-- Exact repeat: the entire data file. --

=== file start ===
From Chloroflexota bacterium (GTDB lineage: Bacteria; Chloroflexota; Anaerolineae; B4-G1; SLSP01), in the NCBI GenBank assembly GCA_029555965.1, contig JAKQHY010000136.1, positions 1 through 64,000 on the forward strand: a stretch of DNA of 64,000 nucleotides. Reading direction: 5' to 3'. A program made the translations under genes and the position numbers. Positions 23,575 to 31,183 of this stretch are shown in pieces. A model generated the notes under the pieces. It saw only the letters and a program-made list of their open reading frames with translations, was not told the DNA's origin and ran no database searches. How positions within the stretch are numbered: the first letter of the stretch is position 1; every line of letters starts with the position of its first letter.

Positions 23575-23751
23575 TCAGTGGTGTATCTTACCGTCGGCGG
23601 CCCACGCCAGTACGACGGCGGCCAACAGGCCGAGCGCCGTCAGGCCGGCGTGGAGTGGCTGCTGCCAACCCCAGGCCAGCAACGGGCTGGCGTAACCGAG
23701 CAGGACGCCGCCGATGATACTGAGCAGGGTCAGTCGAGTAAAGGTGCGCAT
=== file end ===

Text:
From Chloroflexota bacterium (GTDB lineage: Bacteria; Chloroflexota; Anaerolineae; B4-G1; SLSP01), in the NCBI GenBank assembly GCA_029555965.1, contig JAKQHY010000136.1, positions 1 through 64,000 on the forward strand: a stretch of DNA of 64,000 nucleotides. Reading direction: 5' to 3'. A program made the translations under genes and the position numbers. Positions 23,575 to 31,183 of this stretch are shown in pieces. A model generated the notes under the pieces. It saw only the letters and a program-made list of their open reading frames with translations, was not told the DNA's origin and ran no database searches. How positions within the stretch are numbered: the first letter of the stretch is position 1; every line of letters starts with the position of its first letter.

Positions 23575-23751
23575 TCAGTGGTGTATCTTACCGTCGGCGG
23601 CCCACGCCAGTACGACGGCGGCCAACAGGCCGAGCGCCGTCAGGCCGGCGTGGAGTGGCTGCTGCCAACCCCAGGCCAGCAACGGGCTGGCGTAACCGAG
23701 CAGGACGCCGCCGATGATACTGAGCAGGGTCAGTCGAGTAAAGGTGCGCAT